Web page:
Mississippi bans young transgender athletes from competing on female sports teams

AP Photo/Pat Eaton-RobbTransgender athlete Terry Miller (second from left), wins the final of the 55-metre dash over trans athlete, Andraya Yearwood (far left).
  • Mississippi voted on Thursday to ban transgender athletes from competing in women’s sports.
  • The state’s Senate passed the bill in a 34-9 vote with very little prior discussion.
  • The bill comes as legislators across the country are trying to impose restrictions on trans youth.
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Mississippi voted on Thursday to ban young transgender athletes from competing in women’s sports at state schools and universities, The Associated Press reported.

The state’s Senate, which is controlled by Republicans, passed the bill in a 34-9 vote with very little prior discussion, AP reported.

The bill will now be voted on in the Mississippi House of Representatives, where Republicans also hold the majority.


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“I’ve had numerous coaches across the state call me and believe that they feel there’s a need for a policy in Mississippi because they are beginning to have some concerns of having to deal with this,” the bill’s sponsor, Sen. Angela Hill, told her her colleagues before the vote, according to AP.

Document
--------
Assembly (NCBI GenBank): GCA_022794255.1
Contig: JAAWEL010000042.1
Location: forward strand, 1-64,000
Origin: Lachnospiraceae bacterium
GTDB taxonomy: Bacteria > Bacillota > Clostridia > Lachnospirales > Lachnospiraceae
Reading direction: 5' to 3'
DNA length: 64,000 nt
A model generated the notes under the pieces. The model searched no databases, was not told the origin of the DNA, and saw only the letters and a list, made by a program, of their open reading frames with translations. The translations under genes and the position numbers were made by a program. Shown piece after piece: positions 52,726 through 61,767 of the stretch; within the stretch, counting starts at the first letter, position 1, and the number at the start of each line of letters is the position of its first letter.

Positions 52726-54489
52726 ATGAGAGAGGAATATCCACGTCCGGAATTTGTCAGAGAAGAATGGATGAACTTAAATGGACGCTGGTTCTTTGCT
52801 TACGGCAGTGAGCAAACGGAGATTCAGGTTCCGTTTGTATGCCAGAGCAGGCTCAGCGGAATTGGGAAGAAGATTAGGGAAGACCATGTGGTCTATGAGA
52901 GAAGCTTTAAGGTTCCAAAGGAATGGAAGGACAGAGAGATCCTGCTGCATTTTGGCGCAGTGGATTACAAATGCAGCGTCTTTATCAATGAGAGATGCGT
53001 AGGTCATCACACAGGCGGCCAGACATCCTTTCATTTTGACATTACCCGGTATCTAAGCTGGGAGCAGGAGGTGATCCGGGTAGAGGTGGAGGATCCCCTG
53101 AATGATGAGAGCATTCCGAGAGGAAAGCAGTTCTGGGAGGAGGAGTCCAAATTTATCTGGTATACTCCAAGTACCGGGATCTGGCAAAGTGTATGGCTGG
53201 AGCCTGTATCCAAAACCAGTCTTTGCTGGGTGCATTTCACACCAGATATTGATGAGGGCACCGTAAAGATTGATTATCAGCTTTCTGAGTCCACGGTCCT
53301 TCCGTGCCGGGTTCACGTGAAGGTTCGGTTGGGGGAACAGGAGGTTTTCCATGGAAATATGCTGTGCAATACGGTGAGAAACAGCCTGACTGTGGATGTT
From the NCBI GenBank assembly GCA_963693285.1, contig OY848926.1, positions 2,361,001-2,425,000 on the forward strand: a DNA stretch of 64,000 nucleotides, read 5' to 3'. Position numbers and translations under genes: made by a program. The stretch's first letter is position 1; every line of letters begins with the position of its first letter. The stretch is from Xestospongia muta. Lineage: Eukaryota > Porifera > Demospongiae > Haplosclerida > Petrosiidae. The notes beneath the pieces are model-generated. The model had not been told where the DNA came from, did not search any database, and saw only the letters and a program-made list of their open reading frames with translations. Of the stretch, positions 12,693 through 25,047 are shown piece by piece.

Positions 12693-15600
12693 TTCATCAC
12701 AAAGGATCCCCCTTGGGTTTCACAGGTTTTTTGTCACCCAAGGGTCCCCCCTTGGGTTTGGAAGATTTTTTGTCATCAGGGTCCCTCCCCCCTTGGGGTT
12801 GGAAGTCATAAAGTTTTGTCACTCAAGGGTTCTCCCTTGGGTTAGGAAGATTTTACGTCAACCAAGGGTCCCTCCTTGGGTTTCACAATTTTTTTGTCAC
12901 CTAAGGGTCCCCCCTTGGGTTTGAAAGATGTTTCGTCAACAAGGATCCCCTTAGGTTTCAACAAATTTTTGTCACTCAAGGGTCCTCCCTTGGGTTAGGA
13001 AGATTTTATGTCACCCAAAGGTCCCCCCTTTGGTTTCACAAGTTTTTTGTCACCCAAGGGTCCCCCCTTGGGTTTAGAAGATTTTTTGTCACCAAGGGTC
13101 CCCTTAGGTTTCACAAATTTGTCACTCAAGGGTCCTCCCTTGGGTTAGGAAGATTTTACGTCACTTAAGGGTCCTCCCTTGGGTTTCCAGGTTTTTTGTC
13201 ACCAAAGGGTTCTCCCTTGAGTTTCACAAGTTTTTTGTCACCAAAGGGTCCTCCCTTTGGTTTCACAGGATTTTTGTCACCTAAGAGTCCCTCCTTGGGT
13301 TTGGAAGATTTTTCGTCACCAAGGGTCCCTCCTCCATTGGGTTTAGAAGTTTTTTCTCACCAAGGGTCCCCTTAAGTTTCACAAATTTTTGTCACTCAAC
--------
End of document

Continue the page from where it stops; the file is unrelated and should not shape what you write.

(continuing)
Mississippi is not the first state to pass legislation in relation to transgender rights this year.

Within the first two weeks of 2021, lawmakers in at least 14 states, including Montana and North Dakota, proposed bills that would restrict the freedoms of LGBTQ residents, according to LGBTQ advocacy group Freedom For All Americans. Most of these bills impact young trans people in athletics.

Those in favour of the restrictions argue that having athletes who are born male compete among women gives them an unfair advantage. Meanwhile, those against them say restrictions are discriminatory, harmful, and transphobic.

“All this bill does is put transgender youth at risk of bullying, exclusion, and increased danger while discrimination and violence against transgender people is at a record high in this country,” the Human Rights Campaign Mississippi’s state director, Rob Hill said, according to CNN.

“If legislators would simply listen to medical experts and transgender athletes, they might know that transitioning for the sake of competitive advantage is simply unrealistic. So is the idea that transgender athletes even gain a supposed advantage in the first place,” Hill added.

Last month, President Joe Biden signed an executive order banning discrimination based on gender identity or sexual orientation in school sports, the workplace, and other settings.

“Every person should be treated with respect and dignity and should be able to live without fear, no matter who they are or whom they love,” the order read.

In April last year, Idaho became the first state to ban trans athletes from competing in women’s sports. The bill claimed that the benefits of natural testosterone cannot be diminished by hormone treatments and that having sex-specific teams promotes sex equality.

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